Oklahoma Governor Mary Fallin (R) seems like she cares more about her chairmanship of the National Governors Association than listening to the people.  Will she pay a price when she runs for reelection?  Will Governor Bobby Jindal (R-Louisiana), Governor Chris Christie (R-NJ) and former Governor Jeb Bush (R-FL) pay a price if they decide to run for President?

I was asked by that same reporter if we could gage the success of our movement based on results at the ballot box.  I think that may be hard to gauge.  In the case of the Indiana Superintendent of Public Instruction race we definitely could see Common Core as an issue and it was one that Tony Bennett lost.  In primary races the Common Core may very well be a wedge issue to help us see daylight in between candidates that are closely aligned.  The quality of candidate is also something to take into consideration.  It is hard to unseat incumbents, but especially if you don’t  have a quality candidate running.  Running on a single issue is not enough, but it a candidate’s position against the Common Core can make a difference for a quality candidate.

Incumbents being challenged whether they are Governors or legislators can make a difference however so this is definitely one front on the war on Common Core.  The message that is sent at the ballot box seems to be the only message some politicians understand.

Photo credit: Ben Sutherland (CC-By-2.0)

South Dakota Q&A: South Dakota’s History for Common Core

south dakota flagI participated in a forum last week in Sioux Falls, SD.  Questions were complied for two months prior and the panelists were given the questions (summarized) a couple of days prior to the event.  Unfortunately since forum was not moderated and rules put in place regarding time limits South Dakota Education Secretary Melody Schopp and former South Dakota Education Secretary Rick Melmer were able to set the tone of the forum early.  Dr. Schopp was able to go first.  Hardly any of the questions were answered, and I know many of the attendees were frustrated.  I was as well since I only was able to touch the mike twice and was actually skipped over at one point.  You can read a recap here.

I made a commitment to those in attendance that I would do my best to answer the questions that Dr. Schopp and Dr. Melmer didn’t.  I’m going to break these up into several articles (there were a lot of questions!).  The first installment is on South Dakota’s History for the Common Core.  I’d like to preface this article with encouragement to check out the local experts – South Dakotans Against Common Core is an excellent resource.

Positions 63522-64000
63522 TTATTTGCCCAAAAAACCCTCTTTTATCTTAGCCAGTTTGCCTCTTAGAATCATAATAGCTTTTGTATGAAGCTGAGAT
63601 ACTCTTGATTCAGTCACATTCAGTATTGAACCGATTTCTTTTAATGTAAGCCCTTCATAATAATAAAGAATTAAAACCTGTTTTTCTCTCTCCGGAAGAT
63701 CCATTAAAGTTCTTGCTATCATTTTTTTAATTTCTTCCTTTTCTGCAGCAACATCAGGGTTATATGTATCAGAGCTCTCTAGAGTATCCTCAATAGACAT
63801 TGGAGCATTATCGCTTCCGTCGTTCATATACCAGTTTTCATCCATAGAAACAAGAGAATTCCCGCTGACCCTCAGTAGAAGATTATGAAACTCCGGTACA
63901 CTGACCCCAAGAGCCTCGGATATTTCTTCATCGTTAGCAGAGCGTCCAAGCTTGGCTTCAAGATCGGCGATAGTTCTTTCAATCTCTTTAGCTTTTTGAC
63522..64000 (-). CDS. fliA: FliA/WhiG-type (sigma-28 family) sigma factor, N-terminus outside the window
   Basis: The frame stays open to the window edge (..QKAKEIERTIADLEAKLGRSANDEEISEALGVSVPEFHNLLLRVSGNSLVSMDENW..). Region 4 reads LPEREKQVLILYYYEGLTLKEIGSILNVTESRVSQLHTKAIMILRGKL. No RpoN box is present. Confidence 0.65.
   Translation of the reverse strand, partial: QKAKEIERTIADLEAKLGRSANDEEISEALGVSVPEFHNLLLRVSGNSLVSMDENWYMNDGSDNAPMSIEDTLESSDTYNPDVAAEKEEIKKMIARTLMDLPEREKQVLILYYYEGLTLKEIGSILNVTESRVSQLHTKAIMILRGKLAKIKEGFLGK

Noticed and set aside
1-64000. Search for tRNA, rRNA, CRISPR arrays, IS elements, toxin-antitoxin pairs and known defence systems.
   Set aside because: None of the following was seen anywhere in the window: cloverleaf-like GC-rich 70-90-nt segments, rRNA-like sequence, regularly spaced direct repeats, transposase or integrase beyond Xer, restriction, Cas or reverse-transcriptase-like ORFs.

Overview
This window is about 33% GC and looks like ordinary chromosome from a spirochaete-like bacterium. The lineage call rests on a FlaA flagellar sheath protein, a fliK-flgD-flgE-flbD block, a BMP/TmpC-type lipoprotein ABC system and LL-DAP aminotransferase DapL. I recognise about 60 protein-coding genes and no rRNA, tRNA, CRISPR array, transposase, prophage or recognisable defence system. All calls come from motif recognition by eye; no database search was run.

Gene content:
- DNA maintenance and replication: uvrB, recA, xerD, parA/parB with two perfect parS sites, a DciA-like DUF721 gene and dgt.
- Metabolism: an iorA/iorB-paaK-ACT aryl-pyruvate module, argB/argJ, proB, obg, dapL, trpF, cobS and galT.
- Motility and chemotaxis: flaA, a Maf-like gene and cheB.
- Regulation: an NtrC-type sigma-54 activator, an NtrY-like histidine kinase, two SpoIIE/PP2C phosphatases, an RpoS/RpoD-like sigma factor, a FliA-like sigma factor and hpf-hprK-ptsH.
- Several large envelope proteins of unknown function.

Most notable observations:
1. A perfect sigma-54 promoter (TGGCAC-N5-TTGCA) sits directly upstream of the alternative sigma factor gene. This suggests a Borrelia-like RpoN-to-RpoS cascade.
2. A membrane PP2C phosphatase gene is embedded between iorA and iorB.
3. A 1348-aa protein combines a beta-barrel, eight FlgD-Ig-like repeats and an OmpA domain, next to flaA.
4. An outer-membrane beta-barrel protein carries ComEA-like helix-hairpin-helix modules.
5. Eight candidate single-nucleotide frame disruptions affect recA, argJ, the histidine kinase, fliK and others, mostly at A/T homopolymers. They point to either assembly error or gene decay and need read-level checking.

Questions will be in bold, my answers italicized….

Who is responsible for bringing the Common Core standards into South Dakota?  The President or the Governor?

The President indirectly and the Governor directly.  Ultimately it was the decision of the South Dakota State Board of Education.  They voted to adopt the Common Core Math and ELA standards on November 29, 2010.  Governor Mike Rounds was aware of the process as it began several months prior and I assume signed the original memorandum of understanding with the Common Core State Standards Initiative and Smarter Balanced Assessment Consortium.  The reason I’m fuzzy on that is because they were adopted with less than two months to go in his last term and I’m not sure when those were signed as I don’t have copies of the documents.  The process definitely started in his administration.

That said Governor Daugaard is complicit as well as he has continued to allow the implementation of the Common Core in South Dakota.

President Obama is complicit indirectly through the Race to the Top grant program (which was an executive earmark within the Stimulus package passed in 2009) which South Dakota did apply for.  The application did state that “high points” would be given if the applicant adopted a set of “college and career-ready standards” developed by a consortium consisting of a majority of states. The Common Core was the only game in town.  How much the Race to the Top funding (which South Dakota did not receive) played in adopting the Common Core in South Dakota is up for debate, but one can’t dismiss it’s role.

Since Governor Rounds is running for U.S. Senate it would certainly be worthwhile to have him explain his role in the adoption of the Common Core and his position today.

When did the South Dakota Legislature vote to accept the Common Core?  Did they pass it unanimously?

First how often do any state legislatures pass anything unanimously?  Second, they didn’t because they didn’t vote at all.  No state legislature voted to adopt the Common Core, this was entirely driven by the executive branch.

Why didn’t anyone know about these standards before they were implemented?

Primarily because the state legislature didn’t vet them and the State Department of Education was primarily focused on obtaining feedback from the education community.  Unless you were involved in crafting education policy at that time there was little opportunity for you to know about this.  It wasn’t on most of the media’s radar at the time.  So unless you read Education Week or trolled the South Dakota Department of Education’s website (which we now know is not a bad practice!) you probably wouldn’t hear about it anywhere else.  Had the State Legislature been given the chance to weigh in it could have brought more attention to the Common Core, and good state legislators should be soliciting feedback from their constituents.

State Senator Phyllis Heineman (R-Sioux Falls) made the argument that the State Legislature has never set standards.  I share here why I believe that is not a good practice.